SAINT PAUL, Minn. - More than 1,000 people showed up Saturday for the unveiling of a bronze statue of former Vice President Hubert Humphrey. The most prominent political figure on hand was former President Bill Clinton.
"I was a 26-year-old young man first time I met Hubert Humphrey," said Clinton. "And I told him I was from Arkansas and I thanked him for that 1948 speech and I thanked him for helping to engineer the passage of the Civil Rights Act of 1964."
Although most younger Americans remember Humphrey as Lyndon Johnson's Vice President and the 1968 Democratic Presidential nominee, Humphrey exploded onto the national political scene while he was Mayor of Minneapolis. He spoke to the 1948 convention and scolded some in his own party over the issue of Civil Rights.
"The time has arrived in America for the Democratic Party to get out of the shadow of states' rights and to walk forthrightly into the bright sunshine of human rights," Humphrey said, in part.
The memory of Humphrey's political courage drew praise from prominent Democrats at the statue unveiling on the State Capitol grounds.
"You think of back in 1948, a young mayor, his whole political career in front of him, what a gutsy move," Senator Amy Klobuchar told the crowd.
"That is as true today as it was in 1948," agreed Senator Al Franken, "and you know if Hubert Humphrey were with us today, he would be leading the fight against the two constitutional amendments that are on this year's ballot."
Professor and long time civil rights activist Dr. Josie Johnson spoke of her own admiration for Humphrey. "That was 1948. We are now in 2012 and we, again, need courage and courageous leaders like Vice President Humphrey."
Former Republican Governor Arne Carlson was one of several GOP figures on hand. "Today," Carlson said, "amidst a dysfunctional political system, a system where compromise is under attack and disagreement is all too often treated as disloyalty...he saw America as it could be and he brought out the best in all of us."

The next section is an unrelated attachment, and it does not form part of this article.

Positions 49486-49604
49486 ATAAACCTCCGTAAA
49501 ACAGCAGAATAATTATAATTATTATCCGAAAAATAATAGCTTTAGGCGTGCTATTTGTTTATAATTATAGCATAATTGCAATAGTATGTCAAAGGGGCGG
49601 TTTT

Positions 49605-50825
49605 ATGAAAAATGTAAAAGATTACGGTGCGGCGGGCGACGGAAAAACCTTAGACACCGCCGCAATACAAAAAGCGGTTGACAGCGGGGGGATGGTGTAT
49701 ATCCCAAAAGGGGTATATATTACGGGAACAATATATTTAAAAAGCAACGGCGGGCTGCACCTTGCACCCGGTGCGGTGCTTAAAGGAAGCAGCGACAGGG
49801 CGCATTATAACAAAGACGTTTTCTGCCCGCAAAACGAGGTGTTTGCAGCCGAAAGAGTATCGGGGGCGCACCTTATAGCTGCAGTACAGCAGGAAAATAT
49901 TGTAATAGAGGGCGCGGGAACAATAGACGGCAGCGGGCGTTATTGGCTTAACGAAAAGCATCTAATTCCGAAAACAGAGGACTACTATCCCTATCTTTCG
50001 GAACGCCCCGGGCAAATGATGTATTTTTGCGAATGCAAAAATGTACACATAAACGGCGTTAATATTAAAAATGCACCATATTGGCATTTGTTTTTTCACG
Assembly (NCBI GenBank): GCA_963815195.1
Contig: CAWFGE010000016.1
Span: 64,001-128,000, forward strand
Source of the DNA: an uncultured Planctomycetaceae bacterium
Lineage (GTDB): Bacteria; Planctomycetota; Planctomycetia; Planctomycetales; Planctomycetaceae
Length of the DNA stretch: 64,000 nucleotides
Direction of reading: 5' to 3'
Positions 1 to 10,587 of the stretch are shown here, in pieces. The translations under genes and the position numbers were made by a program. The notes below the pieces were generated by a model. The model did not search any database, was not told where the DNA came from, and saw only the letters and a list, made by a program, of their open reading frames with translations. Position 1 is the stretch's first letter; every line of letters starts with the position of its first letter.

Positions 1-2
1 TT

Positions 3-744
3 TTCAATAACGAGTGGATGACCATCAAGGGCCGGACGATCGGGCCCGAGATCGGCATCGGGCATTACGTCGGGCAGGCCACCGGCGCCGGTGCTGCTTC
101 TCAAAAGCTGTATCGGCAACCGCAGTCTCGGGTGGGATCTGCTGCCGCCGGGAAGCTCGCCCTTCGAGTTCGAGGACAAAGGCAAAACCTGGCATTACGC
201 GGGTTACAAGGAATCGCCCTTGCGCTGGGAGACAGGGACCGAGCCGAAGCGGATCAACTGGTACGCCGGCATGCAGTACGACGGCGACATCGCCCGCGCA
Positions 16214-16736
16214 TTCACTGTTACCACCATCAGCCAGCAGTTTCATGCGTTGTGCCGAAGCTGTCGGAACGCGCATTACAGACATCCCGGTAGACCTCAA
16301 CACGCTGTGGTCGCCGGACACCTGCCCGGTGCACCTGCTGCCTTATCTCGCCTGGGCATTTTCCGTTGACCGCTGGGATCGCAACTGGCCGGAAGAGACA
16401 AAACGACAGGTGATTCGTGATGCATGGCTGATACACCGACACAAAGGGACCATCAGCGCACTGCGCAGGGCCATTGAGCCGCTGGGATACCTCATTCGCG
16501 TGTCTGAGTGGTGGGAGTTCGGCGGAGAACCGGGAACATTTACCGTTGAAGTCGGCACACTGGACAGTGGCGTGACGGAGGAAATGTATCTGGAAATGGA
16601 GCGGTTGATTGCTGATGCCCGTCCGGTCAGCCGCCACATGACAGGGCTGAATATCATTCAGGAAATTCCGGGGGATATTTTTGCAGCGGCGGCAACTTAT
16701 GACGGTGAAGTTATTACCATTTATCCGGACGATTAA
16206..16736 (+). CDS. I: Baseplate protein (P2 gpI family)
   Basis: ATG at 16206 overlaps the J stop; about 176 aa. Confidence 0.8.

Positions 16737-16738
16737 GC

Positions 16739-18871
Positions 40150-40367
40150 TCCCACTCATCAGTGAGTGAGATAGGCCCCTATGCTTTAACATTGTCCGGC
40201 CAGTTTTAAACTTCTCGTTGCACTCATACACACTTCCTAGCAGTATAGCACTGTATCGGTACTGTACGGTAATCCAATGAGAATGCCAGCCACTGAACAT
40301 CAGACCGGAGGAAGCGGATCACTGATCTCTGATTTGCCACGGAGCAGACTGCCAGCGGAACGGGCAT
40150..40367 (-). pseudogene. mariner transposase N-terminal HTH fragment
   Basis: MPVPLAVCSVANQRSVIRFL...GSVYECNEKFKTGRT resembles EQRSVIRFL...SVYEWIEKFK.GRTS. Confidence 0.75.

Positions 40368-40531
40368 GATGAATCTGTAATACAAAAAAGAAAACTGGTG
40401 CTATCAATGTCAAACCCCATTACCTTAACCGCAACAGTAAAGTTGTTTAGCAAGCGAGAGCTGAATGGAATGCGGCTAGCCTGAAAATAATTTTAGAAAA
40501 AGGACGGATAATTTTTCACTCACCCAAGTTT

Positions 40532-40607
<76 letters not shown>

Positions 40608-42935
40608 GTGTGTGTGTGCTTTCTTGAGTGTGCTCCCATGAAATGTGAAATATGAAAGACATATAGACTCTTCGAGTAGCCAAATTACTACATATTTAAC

Former Vice President Walter Mondale call Humphrey, "the single most influential and successful political leader in Minnesota history."
Clinton took one political shot at Minnesota Congresswoman Michelle Bachmann, without naming her, when he commented, "I think he (Humphrey) would have been proud of (Senator) John McCain for sticking up for the Secretary of State's aide...when she was attacked for being a Muslim."
The Secretary of State, of course, is Hillary Clinton, the former President's wife.
There was considerable humor in the hour and 15 minute program, some unexpected. When the wind blew down a standing United States Flag, it hit the base of the podium where the former President was speaking. Clinton asked "What's that?" When he saw the flag at his feet, he lifted it up and told the audience. "I knew a state senator once who had an American flag all on him and he said, 'You know I fought for that flag in World War II. I don't think I should get killed by it'."
The most personal tribute came from former Minnesota Attorney General Hubert (Skip) Humphrey III. "He cared deeply about Minnesota, our nation and the world. Both Mom (Murial) and Dad made sure that even as they forged careers of outstanding public service, they also brought up the Humphrey brood with love and deep caring. Dad was a person who was passionately optimistic about the beautiful state of Minnesota and our country. He was always looking forward, reaching for greater opportunity for all. He loved the word 'avanti', forward."
The life-sized bronze statue shows Humphrey extending his hand in greeting and leaning forward. It is flanked by granite walls bearing inscriptions of Humphrey's words.
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